Annual NIEHS awards recognize outstanding 2015 achievements
The annual NIEHS awards ceremony took on a special significance in 2016 with the theme “Legacy of Discovery,” commemorating the 50th anniversary of the institute. Individuals and teams were recognized at the Jan. 27 event for their 2015 accomplishments.
“I love this event and enjoy doing it every year,” NIEHS and National Toxicology Program (NTP) Director Linda Birnbaum, Ph.D., told the audience. “I really like to review all these accomplishments and affirm that we are really the best team at NIH [National Institutes of Health].”
Birnbaum cited a long list of accomplishments in public health and awareness, from safety training for workers, scientific discovery, training and mentoring, technical innovation, and community engagement and outreach, to a highly successful active shooter exercise and special seminars for nonscientists. “I saw a common thread of leadership by NIEHS,” she concluded. “I’d say 2015 was a pretty good year.”
Birnbaum then turned the program over to NIEHS Chief of Staff Mark Miller, Ph.D., who prefaced his announcement of the winners with a tongue-in-cheek monologue about the last 50 years, quips about NIEHS colleagues, and the tough acts he followed from previous emcees.
As Miller read off awardee names, Birnbaum handed out certificates, along with a personal expression of her gratitude. A reception in the NIEHS cafeteria followed the awards.
Awards for individuals and groups
There are various types of awards given out every year.
The Unsung Hero Award recognizes employees whose contributions have had a substantial impact on the programs of the institute. These are given out on an individual basis. “It’s a way to highlight people who work hard behind the scenes, and whose contributions might otherwise go unrecognized,” Birnbaum said.
The Peer Award, established in 1999, provides a unique mechanism for NIEHS employees to recognize colleagues who have consistently provided notable assistance to their fellow workers. These are also given out to individuals.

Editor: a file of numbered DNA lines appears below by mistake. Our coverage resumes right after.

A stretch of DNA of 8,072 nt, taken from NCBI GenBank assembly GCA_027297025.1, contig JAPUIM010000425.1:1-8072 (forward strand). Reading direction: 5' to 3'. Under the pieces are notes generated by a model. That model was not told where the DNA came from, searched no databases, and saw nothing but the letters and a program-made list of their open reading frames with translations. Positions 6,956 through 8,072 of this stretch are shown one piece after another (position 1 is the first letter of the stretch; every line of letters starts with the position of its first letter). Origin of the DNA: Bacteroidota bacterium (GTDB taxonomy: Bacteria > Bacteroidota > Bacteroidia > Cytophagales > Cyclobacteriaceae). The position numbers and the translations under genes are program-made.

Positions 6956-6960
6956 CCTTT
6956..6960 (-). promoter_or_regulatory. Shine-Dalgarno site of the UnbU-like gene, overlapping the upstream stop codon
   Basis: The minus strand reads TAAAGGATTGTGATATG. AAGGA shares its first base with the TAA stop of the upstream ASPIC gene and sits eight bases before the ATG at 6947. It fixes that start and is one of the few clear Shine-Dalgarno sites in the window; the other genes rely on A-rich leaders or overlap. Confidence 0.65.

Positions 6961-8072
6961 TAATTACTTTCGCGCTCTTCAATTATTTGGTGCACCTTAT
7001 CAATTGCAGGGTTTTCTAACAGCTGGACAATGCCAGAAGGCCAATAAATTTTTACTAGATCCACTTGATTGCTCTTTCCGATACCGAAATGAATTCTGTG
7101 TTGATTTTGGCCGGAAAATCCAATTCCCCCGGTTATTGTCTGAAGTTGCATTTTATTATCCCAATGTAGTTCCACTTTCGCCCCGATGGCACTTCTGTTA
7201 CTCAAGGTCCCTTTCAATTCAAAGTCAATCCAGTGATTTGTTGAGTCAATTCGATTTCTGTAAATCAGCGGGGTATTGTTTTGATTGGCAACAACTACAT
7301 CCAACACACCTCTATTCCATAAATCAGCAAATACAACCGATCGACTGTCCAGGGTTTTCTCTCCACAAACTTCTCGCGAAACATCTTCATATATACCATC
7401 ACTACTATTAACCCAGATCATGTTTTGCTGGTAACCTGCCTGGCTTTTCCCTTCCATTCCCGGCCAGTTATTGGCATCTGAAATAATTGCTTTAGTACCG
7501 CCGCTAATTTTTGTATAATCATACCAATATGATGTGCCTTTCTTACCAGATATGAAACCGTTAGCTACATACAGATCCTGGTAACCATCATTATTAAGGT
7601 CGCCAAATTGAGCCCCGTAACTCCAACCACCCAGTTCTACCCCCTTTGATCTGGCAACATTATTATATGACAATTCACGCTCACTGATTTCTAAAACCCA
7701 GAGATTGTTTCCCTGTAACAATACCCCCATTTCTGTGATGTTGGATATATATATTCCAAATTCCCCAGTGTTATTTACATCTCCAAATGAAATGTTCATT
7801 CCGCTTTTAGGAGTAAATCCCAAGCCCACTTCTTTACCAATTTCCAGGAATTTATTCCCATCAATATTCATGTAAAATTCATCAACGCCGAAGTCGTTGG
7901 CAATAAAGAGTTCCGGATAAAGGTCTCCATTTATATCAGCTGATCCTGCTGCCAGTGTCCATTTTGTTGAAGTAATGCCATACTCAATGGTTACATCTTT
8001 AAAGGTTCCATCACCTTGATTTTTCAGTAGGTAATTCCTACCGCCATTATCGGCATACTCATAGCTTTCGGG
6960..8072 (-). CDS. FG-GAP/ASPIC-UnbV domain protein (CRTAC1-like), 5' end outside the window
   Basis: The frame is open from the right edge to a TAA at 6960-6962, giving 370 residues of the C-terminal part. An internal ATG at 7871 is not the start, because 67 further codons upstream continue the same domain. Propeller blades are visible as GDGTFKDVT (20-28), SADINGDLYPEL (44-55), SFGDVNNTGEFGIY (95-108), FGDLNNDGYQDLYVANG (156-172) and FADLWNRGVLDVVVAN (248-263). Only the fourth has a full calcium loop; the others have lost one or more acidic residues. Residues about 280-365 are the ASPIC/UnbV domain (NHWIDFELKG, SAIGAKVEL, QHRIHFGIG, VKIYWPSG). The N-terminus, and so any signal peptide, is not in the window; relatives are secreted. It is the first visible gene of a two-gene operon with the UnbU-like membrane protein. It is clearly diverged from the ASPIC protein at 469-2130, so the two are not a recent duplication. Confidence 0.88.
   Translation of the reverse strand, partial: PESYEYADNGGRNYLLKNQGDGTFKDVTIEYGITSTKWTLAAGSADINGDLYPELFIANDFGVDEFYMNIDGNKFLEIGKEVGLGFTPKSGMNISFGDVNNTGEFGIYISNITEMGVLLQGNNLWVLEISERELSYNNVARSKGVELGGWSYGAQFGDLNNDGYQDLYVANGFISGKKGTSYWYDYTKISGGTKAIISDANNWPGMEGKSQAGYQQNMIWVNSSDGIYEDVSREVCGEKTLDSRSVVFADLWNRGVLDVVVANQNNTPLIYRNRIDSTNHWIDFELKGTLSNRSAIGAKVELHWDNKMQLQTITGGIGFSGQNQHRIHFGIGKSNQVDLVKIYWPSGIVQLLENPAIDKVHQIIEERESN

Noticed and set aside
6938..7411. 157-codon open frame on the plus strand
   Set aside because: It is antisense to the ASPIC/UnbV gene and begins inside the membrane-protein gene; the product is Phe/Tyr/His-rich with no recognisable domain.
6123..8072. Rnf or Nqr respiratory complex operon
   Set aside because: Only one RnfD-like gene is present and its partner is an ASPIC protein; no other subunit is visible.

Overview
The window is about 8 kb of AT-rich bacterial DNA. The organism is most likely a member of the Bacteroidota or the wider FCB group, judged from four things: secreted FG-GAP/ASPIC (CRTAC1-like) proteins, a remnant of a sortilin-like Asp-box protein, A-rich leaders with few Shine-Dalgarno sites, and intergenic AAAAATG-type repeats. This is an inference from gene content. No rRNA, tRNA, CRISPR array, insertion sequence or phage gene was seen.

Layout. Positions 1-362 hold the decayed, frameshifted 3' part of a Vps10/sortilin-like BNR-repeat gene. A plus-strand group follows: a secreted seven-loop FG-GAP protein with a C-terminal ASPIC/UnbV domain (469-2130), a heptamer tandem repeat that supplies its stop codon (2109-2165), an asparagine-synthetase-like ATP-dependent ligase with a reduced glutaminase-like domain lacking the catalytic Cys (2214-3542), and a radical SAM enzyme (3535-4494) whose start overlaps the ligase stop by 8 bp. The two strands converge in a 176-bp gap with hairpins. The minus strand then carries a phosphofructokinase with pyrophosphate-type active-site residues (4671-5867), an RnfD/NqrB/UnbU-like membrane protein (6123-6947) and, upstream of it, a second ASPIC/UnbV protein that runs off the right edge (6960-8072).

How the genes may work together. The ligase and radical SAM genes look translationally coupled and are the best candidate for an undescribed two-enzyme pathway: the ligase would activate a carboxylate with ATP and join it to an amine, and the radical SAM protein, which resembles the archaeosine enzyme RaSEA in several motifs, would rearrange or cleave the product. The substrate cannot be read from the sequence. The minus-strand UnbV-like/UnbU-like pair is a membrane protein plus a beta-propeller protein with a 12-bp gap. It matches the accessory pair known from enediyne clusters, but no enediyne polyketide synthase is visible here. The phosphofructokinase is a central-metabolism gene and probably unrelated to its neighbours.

The Merit Award is the highest honor a director of one of the National Institutes of Health (NIH) can give to employees. It celebrates scientific and administrative achievements that support and advance an institute’s mission. It recognizes both individuals and groups.
Also recognized were recipients of awards given out at NIH in 2015, including the U.S. Department of Health and Human Services Green Champions Award, NIH Director’s Award, and Fellows Award for Research Excellence.
And the winners from NTP were …
Unsung Hero Award — Chad Blystone
Individual Merit Awards — Scott Auerbach, Stephanie Holmgren, Suramya Waidyanatha
Divisional Group Merit Awards
Division of the National Toxicology Program — David Allen, Warren Casey, Patricia Ceger, Xiaoqing Chang, Jon Hamm, Brett Jones (U.S. Food and Drug Administration), Nicole Kleinstreuer, Eileen Phillips, Judy Strickland, and Dan Zang, for validating the use of computational tools to replace a regulatory requirement for animal-based testing, thereby demonstrating the utility of Tox21 efforts.
Cross-Divisional Merit Awards
For outstanding leadership and oversight of the CLARITY-BPA Program — John Bucher, Jerry Heindel, Retha Newbold, Thaddeus Schug, and Nigel Walker.
For development of the Big Picture, Small Talk seminar series, creating opportunities for staff to learn about the institute's work — Gary Bird, Abee Boyles, Rebecca Boyles, Margaret Mooring, Geoff Mueller, Kristi Pettibone, Cynthia Rider, and Elizabeth Ruben.
For developing an innovative trans-NIEHS program to support critical environmental and worker health issues during disasters — Stacey Amesen (National Library of Medicine [NLM]), April Bennett, Miranda Chien-Hale, Betsy Eagin, Stavros Garantziotis, Heather Henry, Chip Hughes, Richard Kwok, Joy Lee Pearson, Cindy Love (NLM), Scott Masten, Aubrey Miller, Liam O'Fallon, Joan Packenham, Steve Ramsey, Les Reinlib, Jim Remington, Richard Rosselli, Claudia Thompson, and Kevin Yeskey.
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